You came not hither to battle—
You came to enjoy the fire;
But, being weary,
You could not stem the battle's tide.
You should not follow up warfare,
For you are only fit
To sit around a fire
And feel its glowing heat.
Hearken unto me
And look upon my face,
For I am grieved at this man's death
I thought within myself
He would remain with me
As my beloved fried;
He taught me all my ways;
He is but as a proud canoe
Tossed ashore by restless waves.
This translation gives but a feeble idea of the grim satir of the original, which was yelled and shouted at the top of the voice as a defiant battle-cry.
After this victory Te Hakeke expected that, with the death of such a proninent man, there would be a strong combination against Ngati Apa, so he assembled all the brances of the tribe at Paewa, and all the rest of the country was deserted. Whanga-nui expected from these preparations that there would be a great war-party from Ngati Rau-kawa, who were by this time firm friends with Ngati Apa, and were living at Poutu, just across the river from Paewa. So Hori Kingi Te Ana-ua sent his brother Te Mawai to Hakeke to make peace—or, rather, to prevent a war; for the influence of Europeans was now being felt, and the Natives saw how their constant internal troubles were thinning their ranks. So peace was made at Paewa, and the Whanga-nui messengers returned home.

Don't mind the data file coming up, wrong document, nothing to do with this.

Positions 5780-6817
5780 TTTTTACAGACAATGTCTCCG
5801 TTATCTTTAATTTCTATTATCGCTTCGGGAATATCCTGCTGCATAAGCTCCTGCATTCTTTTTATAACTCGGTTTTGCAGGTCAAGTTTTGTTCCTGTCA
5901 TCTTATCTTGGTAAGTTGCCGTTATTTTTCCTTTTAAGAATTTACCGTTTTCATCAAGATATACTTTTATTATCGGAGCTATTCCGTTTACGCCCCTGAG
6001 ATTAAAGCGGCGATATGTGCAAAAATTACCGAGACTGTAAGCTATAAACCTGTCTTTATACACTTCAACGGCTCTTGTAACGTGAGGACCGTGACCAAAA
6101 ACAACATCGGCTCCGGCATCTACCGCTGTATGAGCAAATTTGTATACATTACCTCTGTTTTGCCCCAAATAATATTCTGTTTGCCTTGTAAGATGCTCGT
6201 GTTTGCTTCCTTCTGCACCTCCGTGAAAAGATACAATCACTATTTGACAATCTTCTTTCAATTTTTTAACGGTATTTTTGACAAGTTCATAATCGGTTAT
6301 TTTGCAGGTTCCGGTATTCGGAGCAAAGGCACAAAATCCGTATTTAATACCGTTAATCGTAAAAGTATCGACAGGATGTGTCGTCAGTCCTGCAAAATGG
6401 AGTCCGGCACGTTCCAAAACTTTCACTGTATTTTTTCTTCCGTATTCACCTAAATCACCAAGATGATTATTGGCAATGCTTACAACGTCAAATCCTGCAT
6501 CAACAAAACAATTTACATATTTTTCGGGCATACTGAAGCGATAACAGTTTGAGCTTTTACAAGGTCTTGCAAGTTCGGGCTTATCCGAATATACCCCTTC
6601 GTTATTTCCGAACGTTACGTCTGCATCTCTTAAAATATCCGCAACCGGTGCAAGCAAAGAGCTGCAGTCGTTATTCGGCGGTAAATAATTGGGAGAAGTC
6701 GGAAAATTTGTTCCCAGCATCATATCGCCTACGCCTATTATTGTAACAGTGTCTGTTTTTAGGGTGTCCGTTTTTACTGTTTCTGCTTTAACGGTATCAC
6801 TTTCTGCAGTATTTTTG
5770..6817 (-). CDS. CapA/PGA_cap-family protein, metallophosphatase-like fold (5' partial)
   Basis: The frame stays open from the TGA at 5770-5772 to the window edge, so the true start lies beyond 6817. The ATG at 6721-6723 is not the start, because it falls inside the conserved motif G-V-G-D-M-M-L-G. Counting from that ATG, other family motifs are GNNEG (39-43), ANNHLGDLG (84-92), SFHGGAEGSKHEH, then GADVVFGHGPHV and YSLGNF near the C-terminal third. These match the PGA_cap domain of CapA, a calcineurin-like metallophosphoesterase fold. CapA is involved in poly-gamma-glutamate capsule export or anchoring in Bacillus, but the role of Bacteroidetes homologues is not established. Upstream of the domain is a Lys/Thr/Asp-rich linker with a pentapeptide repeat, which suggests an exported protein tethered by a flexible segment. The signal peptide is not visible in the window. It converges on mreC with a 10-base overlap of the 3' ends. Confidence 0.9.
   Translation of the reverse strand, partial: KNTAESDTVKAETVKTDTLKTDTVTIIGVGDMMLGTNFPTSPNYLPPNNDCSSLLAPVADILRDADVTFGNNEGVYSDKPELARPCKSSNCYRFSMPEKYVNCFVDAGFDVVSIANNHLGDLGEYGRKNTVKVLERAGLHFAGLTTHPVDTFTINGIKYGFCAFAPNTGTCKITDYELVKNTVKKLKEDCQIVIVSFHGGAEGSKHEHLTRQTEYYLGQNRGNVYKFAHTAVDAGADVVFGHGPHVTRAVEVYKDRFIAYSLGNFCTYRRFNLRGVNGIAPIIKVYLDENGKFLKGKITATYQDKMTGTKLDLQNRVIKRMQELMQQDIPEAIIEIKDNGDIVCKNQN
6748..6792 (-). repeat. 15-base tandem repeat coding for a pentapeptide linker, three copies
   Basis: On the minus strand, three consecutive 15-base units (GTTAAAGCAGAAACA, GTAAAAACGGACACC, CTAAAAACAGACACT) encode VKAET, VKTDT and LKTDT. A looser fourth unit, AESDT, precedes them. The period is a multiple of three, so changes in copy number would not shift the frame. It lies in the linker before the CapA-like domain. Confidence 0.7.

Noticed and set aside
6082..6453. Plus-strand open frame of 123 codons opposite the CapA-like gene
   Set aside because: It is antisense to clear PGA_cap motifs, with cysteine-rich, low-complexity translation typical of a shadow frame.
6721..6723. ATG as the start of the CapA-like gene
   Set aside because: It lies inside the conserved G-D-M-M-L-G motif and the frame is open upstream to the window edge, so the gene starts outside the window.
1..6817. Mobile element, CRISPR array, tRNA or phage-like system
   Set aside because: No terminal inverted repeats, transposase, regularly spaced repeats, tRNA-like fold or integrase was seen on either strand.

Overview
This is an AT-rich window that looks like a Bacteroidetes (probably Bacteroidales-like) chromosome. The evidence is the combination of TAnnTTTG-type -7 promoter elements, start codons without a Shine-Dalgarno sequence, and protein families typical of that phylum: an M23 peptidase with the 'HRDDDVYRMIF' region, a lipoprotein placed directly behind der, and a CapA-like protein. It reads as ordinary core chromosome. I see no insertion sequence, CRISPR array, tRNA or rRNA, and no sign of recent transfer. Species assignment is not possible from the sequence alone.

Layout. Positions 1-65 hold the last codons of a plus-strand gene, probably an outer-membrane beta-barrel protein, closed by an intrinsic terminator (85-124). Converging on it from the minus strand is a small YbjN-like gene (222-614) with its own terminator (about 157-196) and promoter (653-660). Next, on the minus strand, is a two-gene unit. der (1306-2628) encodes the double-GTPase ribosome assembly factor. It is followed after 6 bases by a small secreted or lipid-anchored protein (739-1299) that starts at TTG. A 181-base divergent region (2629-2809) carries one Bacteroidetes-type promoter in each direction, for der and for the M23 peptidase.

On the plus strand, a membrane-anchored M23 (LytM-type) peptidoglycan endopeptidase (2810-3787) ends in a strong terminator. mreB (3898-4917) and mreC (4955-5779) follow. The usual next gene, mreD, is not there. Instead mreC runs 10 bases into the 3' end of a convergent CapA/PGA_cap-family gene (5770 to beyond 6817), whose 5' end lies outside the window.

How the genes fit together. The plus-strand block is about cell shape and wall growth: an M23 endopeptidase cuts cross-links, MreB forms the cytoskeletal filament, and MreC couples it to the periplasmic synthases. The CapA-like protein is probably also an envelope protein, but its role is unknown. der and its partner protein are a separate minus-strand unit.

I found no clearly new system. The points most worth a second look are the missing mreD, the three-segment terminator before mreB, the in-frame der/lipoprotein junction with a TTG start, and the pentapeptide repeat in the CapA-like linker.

After the victory at Kohuru-po the death of Ao-kehu occurred. Once more the war-cloud gathered, when Rangi-tana came to Whanga-ehu and Turakina to kill the people of those places, and when they thought they had killed all the people they went away. Tawai-whea, a great chief of Ngati Kahu-ngunu, was the chief man of that party.
Now, when Te Ao-kehu heard that all the people of Whanga-ehu and Turakina had been killed, he pursued Rangi-tane, and overtook and killed them all on the sea-beach. Koko-pirangi also met that war-party at O-takapo (a well-known station between Bull's and Turakina), and again defeated them. (Here an effort was made to impress upon the narrator the fact that it must have been the ghosts of that war-party that Koko-priangi met, as they were kua mate; but he failed to see it.) These war-parties came straight to Turakina and Whanga-ehu from Here-taunga.